Cut the dough into 1/4-inch thick slices and arrange the slices about 1 inch apart on a lightly greased cookie sheet (use a bit of the bacon grease or use a silicone mat).Bake until the cookies are firm and very lightly browned (they won’t get golden brown), about 12-15 minutes.Transfer the cookies to a rack to cool.Then, spread with maple icing and top with a small piece of candied bacon (recipes below).Maple Icing
Mix a 1/2 cup of powdered sugar with about 3 tablespoons of Grade B real maple syrup (add a bit more sugar, then a bit more syrup until the consistency is spreadable). Ice the cookies when they are cool.

Candied Bacon, aka Pig Candy (optional)
Lay several slices of maple bacon on a silicone-lined sheet pan. Coat each bacon slice with light brown sugar. Bake at 350 degrees until the bacon is crisp, about 25 minutes. The bacon will turn a deep mahogany color; don’t be alarmed. When it’s crisp, let it cool on the rack. Then, cut it into small pieces to put on top of the iced cookies.


Here's a quick update from Ginny after she took the cookies in to her guinea pigs, I mean - CO-WORKERS!

Took these to work and yes, people gave me the funny look when I said bacon cookies. That being said, I didn't have one person say they didn't like them. Most thought they were really good, the mildest reaction I got was "Interesting". Not one yuck in the bunch. :-) Most said they wouldn't have known there was bacon in them if I hadn't told them. I even tested it and gave some to people without telling them and they couldn't pick out the secret ingredient. Next time... more bacon, less frosting!

Ok, folks, on that note, I’m off to go fry some bacon! Be on the lookout for another VERY bacon-related post sometime early next week. I have a very pork-fat-friendly surprise in store for the hubs for Fathers Day!

Wednesday, June 16, 2010

I’ll be a Monkey’s Uncle!

It occurs to me that I have been so preoccupied with the multitudes of other things going on in my life that I haven’t even mentioned my son’s extracurricular activities in quite some time. (Yes, I know, its mainly a food blog, but he’s my little guy, he’s adorable, and, dammit, you’re gonna hear about him!)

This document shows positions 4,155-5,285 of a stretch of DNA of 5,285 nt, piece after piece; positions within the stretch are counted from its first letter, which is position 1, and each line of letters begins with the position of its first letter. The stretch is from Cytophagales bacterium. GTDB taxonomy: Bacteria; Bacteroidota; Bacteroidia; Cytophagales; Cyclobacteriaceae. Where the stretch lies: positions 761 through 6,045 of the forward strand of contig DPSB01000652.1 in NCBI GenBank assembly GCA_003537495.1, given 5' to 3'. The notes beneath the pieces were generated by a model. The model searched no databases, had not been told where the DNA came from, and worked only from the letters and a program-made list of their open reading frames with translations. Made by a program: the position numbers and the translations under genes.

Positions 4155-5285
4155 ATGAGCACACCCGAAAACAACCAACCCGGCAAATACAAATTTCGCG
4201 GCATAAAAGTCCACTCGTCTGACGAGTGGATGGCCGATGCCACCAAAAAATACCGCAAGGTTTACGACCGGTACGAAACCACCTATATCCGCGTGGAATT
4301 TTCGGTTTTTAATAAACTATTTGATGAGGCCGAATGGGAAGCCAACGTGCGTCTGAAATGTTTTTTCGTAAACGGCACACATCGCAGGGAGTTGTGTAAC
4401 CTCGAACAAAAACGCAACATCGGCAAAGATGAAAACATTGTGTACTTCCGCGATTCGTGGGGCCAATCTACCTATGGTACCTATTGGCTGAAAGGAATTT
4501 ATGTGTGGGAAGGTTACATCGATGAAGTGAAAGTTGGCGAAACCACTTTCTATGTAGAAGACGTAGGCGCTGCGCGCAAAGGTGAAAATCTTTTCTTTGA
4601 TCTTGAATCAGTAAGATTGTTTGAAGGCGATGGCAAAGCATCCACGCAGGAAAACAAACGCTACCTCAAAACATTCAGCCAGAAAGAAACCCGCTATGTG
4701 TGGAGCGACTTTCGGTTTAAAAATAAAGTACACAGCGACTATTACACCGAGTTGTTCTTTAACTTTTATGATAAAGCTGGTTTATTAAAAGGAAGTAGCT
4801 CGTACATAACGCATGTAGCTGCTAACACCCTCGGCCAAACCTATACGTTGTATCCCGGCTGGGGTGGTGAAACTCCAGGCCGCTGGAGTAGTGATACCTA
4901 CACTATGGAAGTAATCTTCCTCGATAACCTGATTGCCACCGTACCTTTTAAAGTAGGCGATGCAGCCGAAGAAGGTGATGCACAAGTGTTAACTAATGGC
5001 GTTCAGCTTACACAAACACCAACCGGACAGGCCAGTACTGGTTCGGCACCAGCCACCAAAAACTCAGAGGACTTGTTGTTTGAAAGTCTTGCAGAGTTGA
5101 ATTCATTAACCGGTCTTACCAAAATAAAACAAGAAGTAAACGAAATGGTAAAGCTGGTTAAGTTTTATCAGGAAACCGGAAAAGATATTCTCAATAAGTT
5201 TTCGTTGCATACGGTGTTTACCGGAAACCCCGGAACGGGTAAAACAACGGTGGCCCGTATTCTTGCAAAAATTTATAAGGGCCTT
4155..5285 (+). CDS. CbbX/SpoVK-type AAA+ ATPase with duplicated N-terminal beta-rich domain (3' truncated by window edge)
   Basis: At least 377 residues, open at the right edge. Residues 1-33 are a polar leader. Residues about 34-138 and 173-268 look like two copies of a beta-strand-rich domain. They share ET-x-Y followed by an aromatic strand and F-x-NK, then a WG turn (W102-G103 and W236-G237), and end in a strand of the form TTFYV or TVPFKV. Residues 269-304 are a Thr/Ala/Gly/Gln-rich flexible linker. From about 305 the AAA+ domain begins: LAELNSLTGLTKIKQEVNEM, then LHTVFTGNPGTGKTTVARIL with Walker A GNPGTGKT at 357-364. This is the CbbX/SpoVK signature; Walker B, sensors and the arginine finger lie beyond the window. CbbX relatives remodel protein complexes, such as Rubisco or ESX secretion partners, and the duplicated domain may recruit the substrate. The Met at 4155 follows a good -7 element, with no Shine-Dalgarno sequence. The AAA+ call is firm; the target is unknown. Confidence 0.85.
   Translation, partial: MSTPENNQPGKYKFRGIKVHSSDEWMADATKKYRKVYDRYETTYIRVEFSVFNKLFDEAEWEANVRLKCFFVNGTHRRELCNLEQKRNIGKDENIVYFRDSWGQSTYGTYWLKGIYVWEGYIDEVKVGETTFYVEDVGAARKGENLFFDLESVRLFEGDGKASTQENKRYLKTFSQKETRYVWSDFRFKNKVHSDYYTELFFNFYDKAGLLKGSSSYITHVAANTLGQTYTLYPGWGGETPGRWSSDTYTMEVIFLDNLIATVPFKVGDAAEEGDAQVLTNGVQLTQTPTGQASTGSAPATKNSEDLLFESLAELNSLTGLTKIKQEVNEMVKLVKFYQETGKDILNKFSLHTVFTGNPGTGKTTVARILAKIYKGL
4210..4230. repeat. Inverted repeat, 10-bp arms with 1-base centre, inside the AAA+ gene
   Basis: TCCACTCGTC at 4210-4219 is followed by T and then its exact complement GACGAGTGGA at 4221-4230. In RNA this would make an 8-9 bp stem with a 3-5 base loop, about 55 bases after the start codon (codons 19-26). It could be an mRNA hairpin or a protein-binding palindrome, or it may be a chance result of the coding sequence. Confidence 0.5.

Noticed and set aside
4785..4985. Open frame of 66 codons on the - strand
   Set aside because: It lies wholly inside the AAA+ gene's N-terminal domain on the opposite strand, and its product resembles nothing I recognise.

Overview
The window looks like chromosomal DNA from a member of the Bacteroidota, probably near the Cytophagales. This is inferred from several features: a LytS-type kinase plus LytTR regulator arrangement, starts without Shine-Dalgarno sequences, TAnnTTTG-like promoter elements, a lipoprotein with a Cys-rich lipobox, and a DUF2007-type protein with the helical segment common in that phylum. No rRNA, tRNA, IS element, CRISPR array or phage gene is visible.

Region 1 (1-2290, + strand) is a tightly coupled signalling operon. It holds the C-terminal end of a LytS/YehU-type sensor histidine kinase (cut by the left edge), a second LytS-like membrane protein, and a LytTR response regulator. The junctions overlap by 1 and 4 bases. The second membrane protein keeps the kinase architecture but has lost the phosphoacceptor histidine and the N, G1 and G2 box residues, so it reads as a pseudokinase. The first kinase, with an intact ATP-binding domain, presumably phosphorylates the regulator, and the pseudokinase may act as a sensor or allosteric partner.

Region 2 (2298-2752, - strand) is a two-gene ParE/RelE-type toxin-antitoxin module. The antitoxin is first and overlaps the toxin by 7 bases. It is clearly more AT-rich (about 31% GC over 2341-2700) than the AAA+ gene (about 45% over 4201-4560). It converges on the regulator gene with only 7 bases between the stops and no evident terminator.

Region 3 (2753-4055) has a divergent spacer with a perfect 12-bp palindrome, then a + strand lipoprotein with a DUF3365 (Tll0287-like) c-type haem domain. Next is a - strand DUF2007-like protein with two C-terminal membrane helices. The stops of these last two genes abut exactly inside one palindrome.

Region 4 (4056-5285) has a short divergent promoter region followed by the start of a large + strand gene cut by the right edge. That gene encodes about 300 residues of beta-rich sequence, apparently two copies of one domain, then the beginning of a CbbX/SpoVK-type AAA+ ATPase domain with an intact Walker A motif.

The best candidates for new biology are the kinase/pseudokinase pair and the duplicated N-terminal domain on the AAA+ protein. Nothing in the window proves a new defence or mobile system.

Well, back around the first of the year, he started attending a new preschool (because his previous school was forced to close) and at the new school, they offer the opportunity for the kids to attend a tumbling or dance class with a visiting instructor once a week. (Yes, it costs more, yes I feel we were railroaded into doing it, and yes, I’m a tad bitter about it.)

But anyhooooo......Ty really enjoyed it. He’s not the most coordinated child (that’s a really nice way of putting it) so I figured it would probably do him some good. Well, naturally, there is a recital involved....even though we started attending well after the supposed “deadline” for costumes for the recital..... But I digress....

Long story short, and much bitterness under the bridge, we finally got through the stage practice, the dress rehearsal, and two recitals with a minimum (okay, maybe THAT’S an understatement) of pain and discomfort. Ty, naturally, had a blast. Mom, naturally, is very glad to say we will NOT be signing up for the next session of classes. *big sigh of relief*

Ty’s group of little tumbling boys “performed” a routine to the tune of “Monkey’s Uncle”. Really, I can’t remember where this song comes from, and it really doesn’t matter. All that matters is that its over now and my son is incredibly cute.

Also, I among other things, I have learned that taking pictures at a tumbling recital generally results in a large quantity of very blurry photos.